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Bushel launches digital payment network

alexsl/Getty Images Digital banking concept with mobile phone
ELECTRONIC PAYMENTS: Imagine getting paid for your grain days earlier without waiting for the post office to deliver a check. That’s one of the goals of a new electronic payment system announced recently by software firm Bushel.
System aims to put money into farmers’ bank accounts more quickly.

More and more people are receiving payments digitally. But ask farmers how they are paid for their grain, and many will likely say by paper check. However, that may be about to end. Recently, Bushel, a software technology company based in Fargo, N.D., announced the creation of a digital payment and money facilitation network.

When “you think about how a farmer needs to get paid, typically for their product, they’re also trying to pay bills,” says Jake Joranstaad, CEO of Bushel, on the  need to streamline business operations for farmers. “Think about those paper stacks of checks and paper stacks of invoices on the farmer’s desk.”

Joranstaad says every other industry has been moving away from paper checks in the mail and invoicing on paper. But in agriculture, “we’re just way behind,” he says. “I’ll give you an example: 99% of payments to farmers in Australia are electronic, and in the U.S., only 10% is our current estimate.”

The program, kicked off in late June, is ramping up during July. Bushel’s network already touches more than 40% of grain origination volume in the United States, and the aim would be to put all of that into digital payments. And the company is adding other features.

“We’ve already enrolled our first few customers and tested their payments with their farmers,” Joranstaad says.

One customer — Ag Valley Cooperative, based in Nebraska — was part of that early test to do some of their settlements this way by the end of July.

“This is real now,” Joranstaad says. “We’re in the early innings, and we want to learn a lot in the next few months and in this harvest. But it is a serious thing, and it’s completely built.”

Goals of program

Joranstaad says the new Bushel electronic payment program comprises three parts, each having a specific purpose aimed at enabling more efficient money transfer for all involved:

1. Bushel Payments. This is designed to get farmers to be paid electronically for their grain, rather than waiting for a check in in the mail. “My relatives sometimes drive an hour or more to the bank just to deposit that check. It might not be the busy season, but why are they driving an hour to get money in the bank?” he asks. “That’s the first part of the process — to make it easier for our customers and their farmers to get settled out more efficiently.”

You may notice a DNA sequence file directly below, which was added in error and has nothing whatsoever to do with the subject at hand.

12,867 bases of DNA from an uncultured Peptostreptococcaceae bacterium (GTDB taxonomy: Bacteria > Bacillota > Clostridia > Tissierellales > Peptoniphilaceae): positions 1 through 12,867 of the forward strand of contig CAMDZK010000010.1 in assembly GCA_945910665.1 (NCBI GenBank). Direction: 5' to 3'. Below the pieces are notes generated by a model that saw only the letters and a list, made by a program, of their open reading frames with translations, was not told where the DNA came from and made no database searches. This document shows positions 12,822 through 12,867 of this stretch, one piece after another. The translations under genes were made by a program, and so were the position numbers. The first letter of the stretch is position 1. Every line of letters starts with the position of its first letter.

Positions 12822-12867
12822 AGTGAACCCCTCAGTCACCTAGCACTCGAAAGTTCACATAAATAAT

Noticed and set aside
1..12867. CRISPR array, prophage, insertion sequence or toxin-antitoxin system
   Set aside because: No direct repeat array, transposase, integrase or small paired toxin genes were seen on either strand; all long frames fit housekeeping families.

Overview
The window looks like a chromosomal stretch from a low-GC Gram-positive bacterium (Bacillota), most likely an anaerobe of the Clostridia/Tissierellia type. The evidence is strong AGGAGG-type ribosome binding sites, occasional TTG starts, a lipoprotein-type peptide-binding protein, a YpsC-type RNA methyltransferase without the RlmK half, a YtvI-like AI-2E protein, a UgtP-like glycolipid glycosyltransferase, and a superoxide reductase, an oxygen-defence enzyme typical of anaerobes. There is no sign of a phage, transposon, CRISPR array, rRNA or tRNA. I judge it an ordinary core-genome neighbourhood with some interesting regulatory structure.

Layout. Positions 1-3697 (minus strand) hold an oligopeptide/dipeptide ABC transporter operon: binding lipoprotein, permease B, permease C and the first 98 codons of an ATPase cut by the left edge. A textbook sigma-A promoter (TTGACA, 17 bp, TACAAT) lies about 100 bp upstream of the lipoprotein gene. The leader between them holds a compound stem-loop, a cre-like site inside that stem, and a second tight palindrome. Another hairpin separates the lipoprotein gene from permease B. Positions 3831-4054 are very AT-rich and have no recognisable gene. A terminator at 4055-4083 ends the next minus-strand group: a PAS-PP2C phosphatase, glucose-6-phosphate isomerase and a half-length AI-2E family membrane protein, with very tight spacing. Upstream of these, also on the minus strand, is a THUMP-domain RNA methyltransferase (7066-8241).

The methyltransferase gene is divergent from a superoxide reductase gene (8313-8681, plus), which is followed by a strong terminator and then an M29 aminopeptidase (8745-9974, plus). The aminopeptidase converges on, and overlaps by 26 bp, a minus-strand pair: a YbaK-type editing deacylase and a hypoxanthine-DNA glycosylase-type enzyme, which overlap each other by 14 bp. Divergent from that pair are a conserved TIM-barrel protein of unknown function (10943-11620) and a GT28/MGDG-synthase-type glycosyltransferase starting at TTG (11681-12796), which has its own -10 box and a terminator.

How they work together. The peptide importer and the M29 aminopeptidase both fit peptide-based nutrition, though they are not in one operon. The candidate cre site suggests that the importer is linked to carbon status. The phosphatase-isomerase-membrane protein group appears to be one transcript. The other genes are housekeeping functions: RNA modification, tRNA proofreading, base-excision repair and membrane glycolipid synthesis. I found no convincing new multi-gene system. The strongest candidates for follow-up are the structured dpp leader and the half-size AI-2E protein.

2. Bushel Wallet.  This first-ever digital tool was created for the complexity and scale of agribusiness, and available for farmers to download from their favorite app store. With this service, it becomes easier for farmers to pay invoices for the business. “Imagine getting your fuel or agronomy service invoice from our local cooperative that works with Bushel and being able to simply direct that payment to auto pay or pay that bill electronically,” Joranstaad says.

The transaction for Bushel Wallet must be to a supplier already working with Bushel. In that Wallet, a farmer can link up to six bank accounts. Payments go into that Wallet, and from there, the farmer can make payments, transfer money into one of those accounts and get access to funds more quickly. And all of these transactions can be managed using a smartphone.

3. Bushel Wallet Link. Any business could use this application programming interface to create a way for a farmer with a Bushel Wallet account to make payments. This is designed for third parties that might not be in the Bushel system, but could use this API on their own sites to facilitate an electronic transaction. This is in the final stages of development. “There are all kinds of options for those looking to make it easier for farmers to pay bills,” Joranstaad says.

He notes insurance companies, government agencies, farm equipment dealers and more could use the Wallet Link to put a “Bushel pay” link on their own websites. “They could have Bushel payments available on their site rather than a credit card or a paper check, neither of which are very efficient,” he adds.

And he says credit card fees are expensive for the industry, often taking 3% to 5% of every purchase. Joranstaad says Bushel will use a fixed price model for transactions. “So generally speaking, the more [transaction] volume you have the lower your cost per transaction,” he notes.

Farmers may be hearing more about this new system from their elevator or local cooperative. You can learn more at bushelwallet.com.

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